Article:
- On May 1st 1947, the gang run by Salvatore Giuliano fired on a crowd of unarmed workers, peasants, women and children at Portella near Ginestra, close to Palermo, to end their struggles against the big landowners and halt the advance of the Italian Communist Party (PCI) in the region, which was unappreciated by the United States. Giuliano was killed in 1950 by his lieutenant Pisciotta who, in his turn, was poisoned in prison after making statements on the links between Giuliano, the Mafia and Scelba, the Minister of the Interior in the new Italian Democratic Republic.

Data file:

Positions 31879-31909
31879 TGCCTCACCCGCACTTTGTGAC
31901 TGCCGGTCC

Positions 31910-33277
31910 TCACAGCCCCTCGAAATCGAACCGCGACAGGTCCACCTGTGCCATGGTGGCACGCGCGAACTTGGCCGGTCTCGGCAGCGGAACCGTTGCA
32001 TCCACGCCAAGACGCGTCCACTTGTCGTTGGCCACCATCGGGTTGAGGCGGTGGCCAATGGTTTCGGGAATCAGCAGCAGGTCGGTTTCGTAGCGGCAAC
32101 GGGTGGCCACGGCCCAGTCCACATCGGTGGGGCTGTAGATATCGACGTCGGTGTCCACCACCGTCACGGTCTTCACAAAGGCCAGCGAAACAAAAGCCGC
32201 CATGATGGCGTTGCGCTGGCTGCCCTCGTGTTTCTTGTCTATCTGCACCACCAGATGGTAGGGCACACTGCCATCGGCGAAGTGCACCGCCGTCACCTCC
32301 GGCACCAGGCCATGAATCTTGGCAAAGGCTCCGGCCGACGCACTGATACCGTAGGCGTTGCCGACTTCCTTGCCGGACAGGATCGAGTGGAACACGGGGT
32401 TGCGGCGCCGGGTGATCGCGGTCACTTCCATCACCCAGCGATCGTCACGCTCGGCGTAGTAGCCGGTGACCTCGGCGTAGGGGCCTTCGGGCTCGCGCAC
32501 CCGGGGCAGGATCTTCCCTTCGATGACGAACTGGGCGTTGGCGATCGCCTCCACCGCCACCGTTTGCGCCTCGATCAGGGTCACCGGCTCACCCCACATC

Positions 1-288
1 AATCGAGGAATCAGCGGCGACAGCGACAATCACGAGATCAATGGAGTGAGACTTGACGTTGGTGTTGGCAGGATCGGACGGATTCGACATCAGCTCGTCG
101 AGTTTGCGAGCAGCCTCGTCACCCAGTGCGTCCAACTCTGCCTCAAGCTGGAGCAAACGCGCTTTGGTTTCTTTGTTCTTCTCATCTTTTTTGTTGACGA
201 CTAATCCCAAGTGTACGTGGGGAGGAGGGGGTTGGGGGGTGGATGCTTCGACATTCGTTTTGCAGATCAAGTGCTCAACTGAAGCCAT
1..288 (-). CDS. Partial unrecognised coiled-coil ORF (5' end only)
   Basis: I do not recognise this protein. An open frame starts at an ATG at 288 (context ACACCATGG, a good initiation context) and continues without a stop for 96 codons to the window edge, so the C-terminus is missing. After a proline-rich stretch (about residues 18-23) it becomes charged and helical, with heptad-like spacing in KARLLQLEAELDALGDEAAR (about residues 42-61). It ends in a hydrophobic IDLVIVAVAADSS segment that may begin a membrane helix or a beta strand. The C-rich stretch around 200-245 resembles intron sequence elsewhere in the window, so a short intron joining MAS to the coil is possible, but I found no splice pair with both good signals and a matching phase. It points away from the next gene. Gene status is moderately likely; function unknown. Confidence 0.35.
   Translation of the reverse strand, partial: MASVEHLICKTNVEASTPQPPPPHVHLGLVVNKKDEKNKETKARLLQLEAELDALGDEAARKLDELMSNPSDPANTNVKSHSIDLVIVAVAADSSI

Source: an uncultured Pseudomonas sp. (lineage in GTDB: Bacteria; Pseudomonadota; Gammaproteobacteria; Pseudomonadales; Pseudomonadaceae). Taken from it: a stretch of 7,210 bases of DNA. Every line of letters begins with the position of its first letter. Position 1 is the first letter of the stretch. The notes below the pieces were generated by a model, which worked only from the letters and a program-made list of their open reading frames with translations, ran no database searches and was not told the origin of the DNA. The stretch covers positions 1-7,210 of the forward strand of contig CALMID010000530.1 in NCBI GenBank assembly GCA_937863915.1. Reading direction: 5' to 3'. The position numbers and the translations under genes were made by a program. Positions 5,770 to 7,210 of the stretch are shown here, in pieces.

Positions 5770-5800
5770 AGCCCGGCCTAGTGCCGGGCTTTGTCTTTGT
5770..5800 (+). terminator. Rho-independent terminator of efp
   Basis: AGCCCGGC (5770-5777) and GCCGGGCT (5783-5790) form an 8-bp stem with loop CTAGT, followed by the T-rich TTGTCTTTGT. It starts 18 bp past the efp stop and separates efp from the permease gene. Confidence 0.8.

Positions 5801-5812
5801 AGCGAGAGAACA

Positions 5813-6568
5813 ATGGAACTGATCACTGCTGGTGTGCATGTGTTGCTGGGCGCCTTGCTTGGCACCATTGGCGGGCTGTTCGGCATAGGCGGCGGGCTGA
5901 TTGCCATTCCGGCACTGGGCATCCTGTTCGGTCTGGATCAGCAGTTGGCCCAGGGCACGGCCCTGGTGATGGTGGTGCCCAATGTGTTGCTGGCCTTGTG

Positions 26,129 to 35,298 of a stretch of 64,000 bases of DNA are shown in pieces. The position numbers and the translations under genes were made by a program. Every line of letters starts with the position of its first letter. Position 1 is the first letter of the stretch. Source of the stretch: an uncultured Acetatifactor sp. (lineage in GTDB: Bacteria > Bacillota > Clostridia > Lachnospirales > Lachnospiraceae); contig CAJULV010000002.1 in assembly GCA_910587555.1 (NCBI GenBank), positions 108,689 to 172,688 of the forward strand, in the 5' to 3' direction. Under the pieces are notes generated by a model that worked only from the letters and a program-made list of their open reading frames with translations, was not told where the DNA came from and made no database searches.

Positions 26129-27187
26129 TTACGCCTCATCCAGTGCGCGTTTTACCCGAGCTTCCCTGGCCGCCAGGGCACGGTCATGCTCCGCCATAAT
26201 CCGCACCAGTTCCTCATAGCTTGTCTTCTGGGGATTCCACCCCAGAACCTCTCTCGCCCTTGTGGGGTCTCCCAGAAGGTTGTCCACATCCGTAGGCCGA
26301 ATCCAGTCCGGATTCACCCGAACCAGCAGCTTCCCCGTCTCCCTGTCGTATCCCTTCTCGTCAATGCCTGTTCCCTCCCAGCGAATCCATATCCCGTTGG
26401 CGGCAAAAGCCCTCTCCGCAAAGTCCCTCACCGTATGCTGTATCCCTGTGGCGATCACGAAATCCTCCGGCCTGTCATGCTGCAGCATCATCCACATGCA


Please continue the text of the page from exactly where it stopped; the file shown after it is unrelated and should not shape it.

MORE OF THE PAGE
- In 1948, the United States wanted its faithful ally, the Christian Democrats (DC), who won the elections, to control the fundamentally strategic bastion of Italy against the Russian bloc. While the United States financed the Italian government, the Mafia, above all the Cosa Nostra, actively engaged in the financing and campaigning of the DC, giving it its voting "orders".
- In the years following this, Gladio and the P2 Lodge, parallel structures controlled by Nato and the CIA with the complicity of the Italian secret services, maintained the links with the Mafia at different levels. This system was at the origins of numerous attacks which, from the 1960s to the 90s, played a key role in Italian politics, relating both to social conflicts and to the choices within the Italian bourgeoisie on imperialist rivalries.